A new report from the IUCN looks at conservation prospects, threats, protection and management of natural World Heritage sites. The IUCN World Heritage Outlook 2 summarises the key trends in the state of conservation of natural World Heritage sites, the threats and pressures they are facing, and the effectiveness of their protection and management. The top three current threats are all areas in which CABI works, with invasive species, climate change and tourism impacts, in that order, being assessed as the most significant threats to natural World Heritage.
Invasions from non-native plants, animals and pathogens threaten the economies of the world’s poorest nations, according to a new study.
The study, published in Nature Communications (‘Global threats from invasive alien species in the twenty-first century and national response capacities’) found that one-sixth of the world’s land is highly vulnerable to invasion, including substantial areas in developing countries and global biodiversity hotspots.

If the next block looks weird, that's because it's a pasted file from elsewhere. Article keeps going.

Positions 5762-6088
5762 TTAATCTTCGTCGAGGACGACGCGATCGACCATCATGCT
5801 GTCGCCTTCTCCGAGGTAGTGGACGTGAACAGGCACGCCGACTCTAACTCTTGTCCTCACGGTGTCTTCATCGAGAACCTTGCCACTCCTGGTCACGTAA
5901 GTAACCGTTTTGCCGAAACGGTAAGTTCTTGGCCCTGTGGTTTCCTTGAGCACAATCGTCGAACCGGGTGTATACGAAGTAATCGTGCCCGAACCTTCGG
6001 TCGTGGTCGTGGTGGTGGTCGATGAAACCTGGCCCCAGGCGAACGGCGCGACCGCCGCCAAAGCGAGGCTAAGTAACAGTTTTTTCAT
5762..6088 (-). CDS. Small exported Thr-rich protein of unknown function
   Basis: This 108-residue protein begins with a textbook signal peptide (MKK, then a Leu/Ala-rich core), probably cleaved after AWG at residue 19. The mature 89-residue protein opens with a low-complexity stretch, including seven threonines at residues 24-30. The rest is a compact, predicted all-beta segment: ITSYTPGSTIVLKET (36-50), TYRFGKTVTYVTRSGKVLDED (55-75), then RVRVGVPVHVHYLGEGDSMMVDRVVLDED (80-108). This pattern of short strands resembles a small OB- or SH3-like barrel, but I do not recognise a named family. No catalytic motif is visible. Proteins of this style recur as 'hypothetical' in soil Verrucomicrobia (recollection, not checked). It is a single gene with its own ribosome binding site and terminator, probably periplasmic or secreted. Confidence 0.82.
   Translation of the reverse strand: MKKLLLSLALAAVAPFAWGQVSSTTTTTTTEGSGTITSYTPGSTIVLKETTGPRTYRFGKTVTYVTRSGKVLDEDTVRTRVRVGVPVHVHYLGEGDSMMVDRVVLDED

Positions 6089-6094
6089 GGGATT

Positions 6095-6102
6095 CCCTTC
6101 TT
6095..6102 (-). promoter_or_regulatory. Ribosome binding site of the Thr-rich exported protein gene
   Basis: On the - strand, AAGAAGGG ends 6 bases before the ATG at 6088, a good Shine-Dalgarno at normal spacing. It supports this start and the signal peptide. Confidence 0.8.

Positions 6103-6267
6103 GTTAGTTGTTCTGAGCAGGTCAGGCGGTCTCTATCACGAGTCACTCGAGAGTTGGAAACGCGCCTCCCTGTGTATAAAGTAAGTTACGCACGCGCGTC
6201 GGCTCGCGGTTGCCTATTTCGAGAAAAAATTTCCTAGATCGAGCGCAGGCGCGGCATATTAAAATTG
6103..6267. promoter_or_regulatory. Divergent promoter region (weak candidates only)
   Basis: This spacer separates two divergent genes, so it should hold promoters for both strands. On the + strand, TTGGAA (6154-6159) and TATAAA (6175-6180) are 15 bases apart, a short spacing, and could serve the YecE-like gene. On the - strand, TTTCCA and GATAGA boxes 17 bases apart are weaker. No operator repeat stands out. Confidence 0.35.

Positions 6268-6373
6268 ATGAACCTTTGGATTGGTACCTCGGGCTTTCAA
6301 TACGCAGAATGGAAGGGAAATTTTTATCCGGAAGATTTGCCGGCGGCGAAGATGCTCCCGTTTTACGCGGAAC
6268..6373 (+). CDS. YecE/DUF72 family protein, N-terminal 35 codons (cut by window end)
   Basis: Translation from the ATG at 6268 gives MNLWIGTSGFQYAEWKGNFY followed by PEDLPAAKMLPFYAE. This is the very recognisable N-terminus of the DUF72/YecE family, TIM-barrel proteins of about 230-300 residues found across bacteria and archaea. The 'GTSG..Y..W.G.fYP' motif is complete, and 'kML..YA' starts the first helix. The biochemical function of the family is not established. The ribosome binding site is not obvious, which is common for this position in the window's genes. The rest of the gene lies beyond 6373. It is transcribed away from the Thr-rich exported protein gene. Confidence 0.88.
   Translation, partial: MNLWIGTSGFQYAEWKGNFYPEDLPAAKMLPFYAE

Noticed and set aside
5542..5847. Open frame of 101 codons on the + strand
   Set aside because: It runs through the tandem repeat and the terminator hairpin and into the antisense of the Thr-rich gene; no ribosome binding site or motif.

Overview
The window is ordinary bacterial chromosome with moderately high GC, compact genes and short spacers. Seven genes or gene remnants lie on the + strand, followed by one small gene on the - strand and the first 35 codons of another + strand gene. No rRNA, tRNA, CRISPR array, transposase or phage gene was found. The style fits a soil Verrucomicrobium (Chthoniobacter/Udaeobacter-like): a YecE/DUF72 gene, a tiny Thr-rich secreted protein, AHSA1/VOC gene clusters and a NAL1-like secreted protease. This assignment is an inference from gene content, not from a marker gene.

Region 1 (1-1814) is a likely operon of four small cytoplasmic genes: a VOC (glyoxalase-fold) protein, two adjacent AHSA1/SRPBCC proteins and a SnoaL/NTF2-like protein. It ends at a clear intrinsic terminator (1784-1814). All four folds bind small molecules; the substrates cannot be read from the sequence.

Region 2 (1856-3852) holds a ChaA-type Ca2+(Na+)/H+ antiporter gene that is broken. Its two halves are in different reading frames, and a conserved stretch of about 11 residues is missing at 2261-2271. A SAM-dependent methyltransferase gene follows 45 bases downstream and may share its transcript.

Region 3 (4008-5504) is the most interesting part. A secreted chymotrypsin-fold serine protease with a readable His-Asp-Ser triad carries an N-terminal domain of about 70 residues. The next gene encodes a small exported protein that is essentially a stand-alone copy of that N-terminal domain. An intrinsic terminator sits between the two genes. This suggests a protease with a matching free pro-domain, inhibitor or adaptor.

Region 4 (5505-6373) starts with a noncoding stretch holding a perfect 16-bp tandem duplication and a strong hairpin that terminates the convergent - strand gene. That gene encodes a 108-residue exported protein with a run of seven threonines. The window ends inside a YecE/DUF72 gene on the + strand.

In this, the era of globalisation, increases in international trade, transport and travel have driven an upsurge in the diversity and volume of non-native species introductions to new areas worldwide. Introduced plant, animal and pathogen species may fail to establish in a new range, and where they do establish, may be environmentally benign. However, there is potential for introduced non-native species to become invasive, even after a (sometimes extensive) period of time without apparent negative impacts.
Preventing the introduction and establishment of a species considered to be an invasion risk is key to mitigating its potential impacts in a new area. For this to be done effectively, it is vitally important that countries conduct horizon scanning initiatives to determine the non-native species likely to arrive, to evaluate the threat posed should the organism become established, to determine by which pathway(s) the organism may be introduced and where appropriate, to convey to the competent authority the requirement for rapid response strategies to alert list species. The recent European Union (EU) draft regulation which aims to legislate for the control of invasive non-native species in the EU is likely to be focused on a list of priority non-native species. A significant number of the species on this list are likely to be alert species not yet present in the region, but which will be determined as threats through the horizon scanning and prioritisation process. The outcomes of this horizon scanning process are likely to be of great interest and importance to various concerned parties across the European continent and beyond, and will certainly be subject to close scrutiny.